About 20,000 folks live in Jericho today: and my guess is that someone's going to be raising families there when students get confused about whether the Roman and the British Empires were contemporary with Ancient Egypt.1 The site is a pretty good one for settlement.

Bottom line? The part of the world we call the Middle East is old. Ancient. Folks have been living there for thousands of years. Pretty much the same folks, in some cases.

It's a land where everything since steam locomotives is essentially "current events."

Israel, the Jews, and Vast Conspiracies

I've run into quite a variety of assumptions involving Israel and Jews, some stranger than others:
  • Israel
    • Is a Jewish plot
      • See "Jews," below
    • Is in league with Satan
      • And the United States
        • Which is almost as bad
          • Maybe worse
    • Causes terrorism
      • By existing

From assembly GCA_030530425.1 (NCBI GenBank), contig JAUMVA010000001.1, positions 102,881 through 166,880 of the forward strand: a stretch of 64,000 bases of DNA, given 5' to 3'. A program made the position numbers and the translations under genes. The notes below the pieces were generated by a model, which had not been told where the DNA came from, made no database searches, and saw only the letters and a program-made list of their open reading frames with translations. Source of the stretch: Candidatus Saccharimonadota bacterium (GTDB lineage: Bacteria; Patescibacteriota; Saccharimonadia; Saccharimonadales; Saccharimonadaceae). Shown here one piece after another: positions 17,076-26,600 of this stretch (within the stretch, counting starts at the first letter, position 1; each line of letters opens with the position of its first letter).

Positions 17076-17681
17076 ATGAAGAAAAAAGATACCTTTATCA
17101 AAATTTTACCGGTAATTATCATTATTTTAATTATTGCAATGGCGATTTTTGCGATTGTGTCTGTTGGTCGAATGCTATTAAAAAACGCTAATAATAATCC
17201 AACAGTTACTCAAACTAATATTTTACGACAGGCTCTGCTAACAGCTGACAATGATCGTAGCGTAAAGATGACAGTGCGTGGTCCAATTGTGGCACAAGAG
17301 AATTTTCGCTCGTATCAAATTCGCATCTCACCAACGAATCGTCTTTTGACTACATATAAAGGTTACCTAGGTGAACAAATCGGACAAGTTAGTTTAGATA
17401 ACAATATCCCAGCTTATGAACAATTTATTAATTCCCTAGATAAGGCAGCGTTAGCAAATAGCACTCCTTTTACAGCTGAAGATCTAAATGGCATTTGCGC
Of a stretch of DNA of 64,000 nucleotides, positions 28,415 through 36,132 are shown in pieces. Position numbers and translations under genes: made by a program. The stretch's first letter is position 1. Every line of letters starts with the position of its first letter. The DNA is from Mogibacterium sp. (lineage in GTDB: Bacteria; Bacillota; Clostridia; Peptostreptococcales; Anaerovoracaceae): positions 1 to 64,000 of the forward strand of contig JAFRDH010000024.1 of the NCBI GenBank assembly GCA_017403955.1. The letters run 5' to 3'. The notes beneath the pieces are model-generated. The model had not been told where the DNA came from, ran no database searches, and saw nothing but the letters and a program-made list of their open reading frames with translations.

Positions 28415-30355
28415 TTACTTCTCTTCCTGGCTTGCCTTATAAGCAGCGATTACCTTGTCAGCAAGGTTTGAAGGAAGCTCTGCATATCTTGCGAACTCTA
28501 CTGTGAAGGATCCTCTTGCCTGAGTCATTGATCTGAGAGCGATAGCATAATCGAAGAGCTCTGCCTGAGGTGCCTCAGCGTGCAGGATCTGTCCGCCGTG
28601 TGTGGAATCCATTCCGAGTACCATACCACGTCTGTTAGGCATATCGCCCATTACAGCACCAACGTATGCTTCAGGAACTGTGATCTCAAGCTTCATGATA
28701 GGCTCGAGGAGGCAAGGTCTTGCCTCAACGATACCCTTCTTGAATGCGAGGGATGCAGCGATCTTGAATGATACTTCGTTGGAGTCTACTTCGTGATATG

• (Can't argue with that logic)
    • Stands with Christian America
      • Against the forces of evil
        • And other un-American influences
      • And valiantly prepares for Armageddon
        • Which is nigh
          • And has been, since I can remember
  • Jews
    • Control all wealth and power
      • And run the Catholic Church
        • Secretly
    • Worship Satan
    • Aren't really Jews
Some of that list is true, sort of.

Israel is a 'Jewish state,' in the sense that the nation was founded in 1948 to provide a homeland for Jews. Wikipedia and BBC News have pretty good backgrounders on the contemporary nation. I put links to the BBC and Wikipedia pages under "Background," below.

Israel also 'causes terrorism,' simply by existing. The current mess in what we call the Middle East goes back at least as far as a domestic dispute about three dozen centuries ago. (Genesis 16:1-12, Genesis 21:2-14)